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Bullock v. State

Court of Appeals of Arkansas, Division II

February 14, 2018



          Hancock Law Firm, by: Sharon Kiel, for appellant.

          Leslie Rutledge, Att'y Gen., by: Brad Newman, Ass't Att'y Gen., for appellee.


         Appellant Norman Ray Bullock was convicted by a jury in Prairie County Circuit Court of first-degree murder of his wife, Dayla Bullock, for which he was sentenced to ten years in prison. Appellant argues on appeal that the trial court erred (1) in denying his motions for directed verdict because there was insufficient evidence to corroborate the testimony of his daughter, April Bullock, who appellant contends was an accomplice and was not a credible witness and (2) in denying his motion for a mistrial. Appellant's first point on appeal is not preserved for appellate review, and his second point on appeal holds no merit. We therefore affirm.

         After the State presented its case-in-chief, defense counsel moved for directed verdict "for the State's failure to prove their case." Defense counsel recited that appellant was charged with first-degree murder, which required the State to prove the following beyond a reasonable doubt:

That [with] the purpose of causing the death of Dayla Bullock, Norman Bullock caused the death of Dayla Bullock. We say the State has failed to meet a prima facie case on that.

         Appellant's attorney did not renew this motion until after the jury had rendered a guilty verdict, while the jury was deliberating on what sentence to impose. At that time, defense counsel stated to the trial court:

I screwed up on this, in that when we closed, I didn't re-do my motions. I don't know if it's going to be any good at this point, but I want to go ahead and put those on the record and re-do my motions.

         Defense counsel's renewed motion for a directed verdict was denied. Thereafter, the jury returned to open court and rendered the ten-year prison sentence.

         On appeal, appellant contends that there was insufficient evidence to support the incriminating testimony of his adult daughter, April Bullock. Appellant specifically argues that April was an accomplice whose testimony was required to be corroborated. Appellant also argues that April suffers from mental-health issues, her testimony was not compatible with the physical evidence, and her testimony was not credible. We do not reach these arguments because appellant failed to preserve his arguments for appellate review.

         We treat a motion for directed verdict as a challenge to the sufficiency of the evidence. Snider v. State, 2010 Ark.App. 694, 378 S.W.3d 264. The test for determining the sufficiency of the evidence is whether the verdict is supported by substantial evidence, either direct or circumstantial; evidence is substantial if it is of sufficient force and character to compel reasonable minds to reach a conclusion and pass beyond suspicion and conjecture. Id. On appeal, we view the evidence in the light most favorable to the State, considering only that evidence supporting the verdict. Id. A jury is free to believe all or part of a witness's testimony, and we do not weigh the credibility of witnesses on appeal-that is a job for the finder of fact, not the appellate court. Foster v. State, 2017 Ark.App. 63, 510 S.W.3d 782. Arkansas law is clear that a conviction cannot be had in any case of felony on the testimony of an accomplice unless it is corroborated by other evidence tending to connect the defendant with the commission of the offense. Procella v. State, 2016 Ark.App. 515, 504 S.W.3d 686.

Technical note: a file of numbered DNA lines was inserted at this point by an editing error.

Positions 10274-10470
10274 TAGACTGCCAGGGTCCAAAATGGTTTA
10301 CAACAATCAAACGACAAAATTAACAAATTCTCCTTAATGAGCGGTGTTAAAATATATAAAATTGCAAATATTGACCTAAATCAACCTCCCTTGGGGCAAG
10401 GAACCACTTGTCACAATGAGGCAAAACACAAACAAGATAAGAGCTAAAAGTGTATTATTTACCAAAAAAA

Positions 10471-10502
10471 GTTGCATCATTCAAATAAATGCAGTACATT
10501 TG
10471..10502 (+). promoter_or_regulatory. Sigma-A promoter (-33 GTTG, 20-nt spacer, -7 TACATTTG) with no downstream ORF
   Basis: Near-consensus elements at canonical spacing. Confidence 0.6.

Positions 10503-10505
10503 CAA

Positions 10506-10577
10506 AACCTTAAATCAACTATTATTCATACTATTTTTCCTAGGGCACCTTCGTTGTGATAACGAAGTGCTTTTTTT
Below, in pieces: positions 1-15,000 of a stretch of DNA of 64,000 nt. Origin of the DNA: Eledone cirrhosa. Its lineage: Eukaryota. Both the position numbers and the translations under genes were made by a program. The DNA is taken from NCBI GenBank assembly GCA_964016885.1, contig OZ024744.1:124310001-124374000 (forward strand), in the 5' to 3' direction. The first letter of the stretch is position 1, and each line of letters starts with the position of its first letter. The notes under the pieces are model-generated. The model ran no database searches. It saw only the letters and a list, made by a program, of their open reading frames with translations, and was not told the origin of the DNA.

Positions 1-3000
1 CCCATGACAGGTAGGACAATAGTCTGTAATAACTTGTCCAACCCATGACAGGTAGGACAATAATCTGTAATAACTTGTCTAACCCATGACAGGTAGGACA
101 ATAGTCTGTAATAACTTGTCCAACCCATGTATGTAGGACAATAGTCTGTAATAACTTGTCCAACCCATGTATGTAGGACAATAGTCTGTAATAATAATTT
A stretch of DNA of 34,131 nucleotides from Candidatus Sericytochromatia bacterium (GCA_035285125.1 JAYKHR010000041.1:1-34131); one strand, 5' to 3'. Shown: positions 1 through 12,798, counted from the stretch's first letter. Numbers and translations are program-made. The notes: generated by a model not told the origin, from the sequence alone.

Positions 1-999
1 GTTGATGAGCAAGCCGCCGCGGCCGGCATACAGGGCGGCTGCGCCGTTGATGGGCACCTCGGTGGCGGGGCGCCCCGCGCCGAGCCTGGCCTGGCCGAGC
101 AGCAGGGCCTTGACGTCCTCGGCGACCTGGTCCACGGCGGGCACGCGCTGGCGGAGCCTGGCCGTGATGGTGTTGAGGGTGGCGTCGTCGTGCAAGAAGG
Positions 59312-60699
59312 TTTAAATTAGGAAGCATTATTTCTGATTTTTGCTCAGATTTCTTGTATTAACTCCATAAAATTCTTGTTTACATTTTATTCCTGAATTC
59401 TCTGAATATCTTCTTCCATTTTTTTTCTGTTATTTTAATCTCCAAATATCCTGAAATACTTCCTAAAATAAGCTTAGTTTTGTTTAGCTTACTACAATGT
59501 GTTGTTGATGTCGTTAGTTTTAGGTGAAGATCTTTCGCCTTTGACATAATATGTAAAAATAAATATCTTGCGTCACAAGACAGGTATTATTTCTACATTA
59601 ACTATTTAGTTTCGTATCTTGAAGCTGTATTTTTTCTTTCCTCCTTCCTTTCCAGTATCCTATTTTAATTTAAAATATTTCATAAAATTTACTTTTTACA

In order to make these challenges on appeal, however, appellant was required to strictly comply with Arkansas Rule of Criminal Procedure 33.1 (2017), which mandates the content and timing of directed-verdict motions at trial. Appellant failed to comply with Rule 33.1. First, appellant's initial motion was too general and lacked any specific challenge to the State's proof, as required by Ark. R. Crim. P. 33.1(a) and (c). Second, appellant's motion did not mention credibility of witnesses, nor did it mention the requirement of corroboration of accomplice testimony.[1] An appellant is bound by the scope and nature of the arguments raised at trial. Stewart v. State, 2012 Ark. 349, 423 S.W.3d 69; Brewer v. State, 2017 Ark.App. 119, 515 S.W.3d 629. And third, even if the initial motion contained the necessary specificity and included these arguments, appellant failed to renew the motion for directed verdict at the appropriate time, as required by Ark. R. Crim. P. 33.1(a) and (c) (at the close of the State's case and renewed at the close of all the evidence). Appellant's attorney admittedly waited until it was too late, presenting the renewal after the jury had begun deliberating on his sentence, which was after the jury had already found him guilty of first-degree murder. See Cathey v. State, 351 Ark. 464, 95 S.W.3d 753 (2003). We are therefore precluded from reaching appellant's sufficiency-of-the-evidence arguments on appeal.

         Appellant's other point on appeal asserts that the trial court erred by denying his motion for a mistrial. Appellant contends that during a recess in jury selection, the prospective jurors could have seen a State's witness (investigating officer Duerson) walk out of the trial judge's chambers, which opens into the general courtroom. Appellant asserted that this gave the appearance of impropriety that deprived appellant of a fair trial; appellant did not move for the trial judge's recusal. Appellant asserted that there was no jury instruction that could cure the issue because it would only emphasize that a State's witness was having a discussion in the judge's ...

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